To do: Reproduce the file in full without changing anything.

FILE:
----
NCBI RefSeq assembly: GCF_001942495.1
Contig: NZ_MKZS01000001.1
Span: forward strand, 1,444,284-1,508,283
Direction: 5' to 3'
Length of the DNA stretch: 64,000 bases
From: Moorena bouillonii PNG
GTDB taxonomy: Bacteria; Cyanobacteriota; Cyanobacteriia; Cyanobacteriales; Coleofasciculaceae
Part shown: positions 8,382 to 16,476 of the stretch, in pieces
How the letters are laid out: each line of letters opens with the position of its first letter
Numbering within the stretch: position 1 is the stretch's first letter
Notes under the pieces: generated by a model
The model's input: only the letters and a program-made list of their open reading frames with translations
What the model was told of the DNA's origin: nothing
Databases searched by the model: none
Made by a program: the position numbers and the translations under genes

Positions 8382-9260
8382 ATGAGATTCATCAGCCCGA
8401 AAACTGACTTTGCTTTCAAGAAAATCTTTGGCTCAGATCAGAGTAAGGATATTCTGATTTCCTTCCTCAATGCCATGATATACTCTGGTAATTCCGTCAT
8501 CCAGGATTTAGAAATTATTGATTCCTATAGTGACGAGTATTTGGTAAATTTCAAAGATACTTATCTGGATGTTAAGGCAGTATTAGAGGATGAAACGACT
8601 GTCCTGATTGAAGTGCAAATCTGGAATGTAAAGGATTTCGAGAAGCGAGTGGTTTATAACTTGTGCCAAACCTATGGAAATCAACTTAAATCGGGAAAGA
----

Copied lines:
NCBI RefSeq assembly: GCF_001942495.1
Contig: NZ_MKZS01000001.1
Span: forward strand, 1,444,284-1,508,283
Direction: 5' to 3'
Length of the DNA stretch: 64,000 bases
From: Moorena bouillonii PNG
GTDB taxonomy: Bacteria; Cyanobacteriota; Cyanobacteriia; Cyanobacteriales; Coleofasciculaceae
Part shown: positions 8,382 to 16,476 of the stretch, in pieces
How the letters are laid out: each line of letters opens with the position of its first letter
Numbering within the stretch: position 1 is the stretch's first letter
Notes under the pieces: generated by a model
The model's input: only the letters and a program-made list of their open reading frames with translations
What the model was told of the DNA's origin: nothing
Databases searched by the model: none
Made by a program: the position numbers and the translations under genes

Positions 8382-9260
8382 ATGAGATTCATCAGCCCGA
8401 AAACTGACTTTGCTTTCAAGAAAATCTTTGGCTCAGATCAGAGTAAGGATATTCTGATTTCCTTCCTCAATGCCATGATATACTCTGGTAATTCCGTCAT
8501 CCAGGATTTAGAAATTATTGATTCCTATAGTGACGAGTATTTGGTAAATTTCAAAGATACTTATCTGGATGTTAAGGCAGTATTAGAGGATGAAACGACT
8601 GTCCTGATTGAAGTGCAAATCTGGAATGTAAAGGATTTCGAGAAGCGAGTGGTTTATAACTTGTGCCAAACCTATGGAAATCAACTTAAATCGGGAAAGA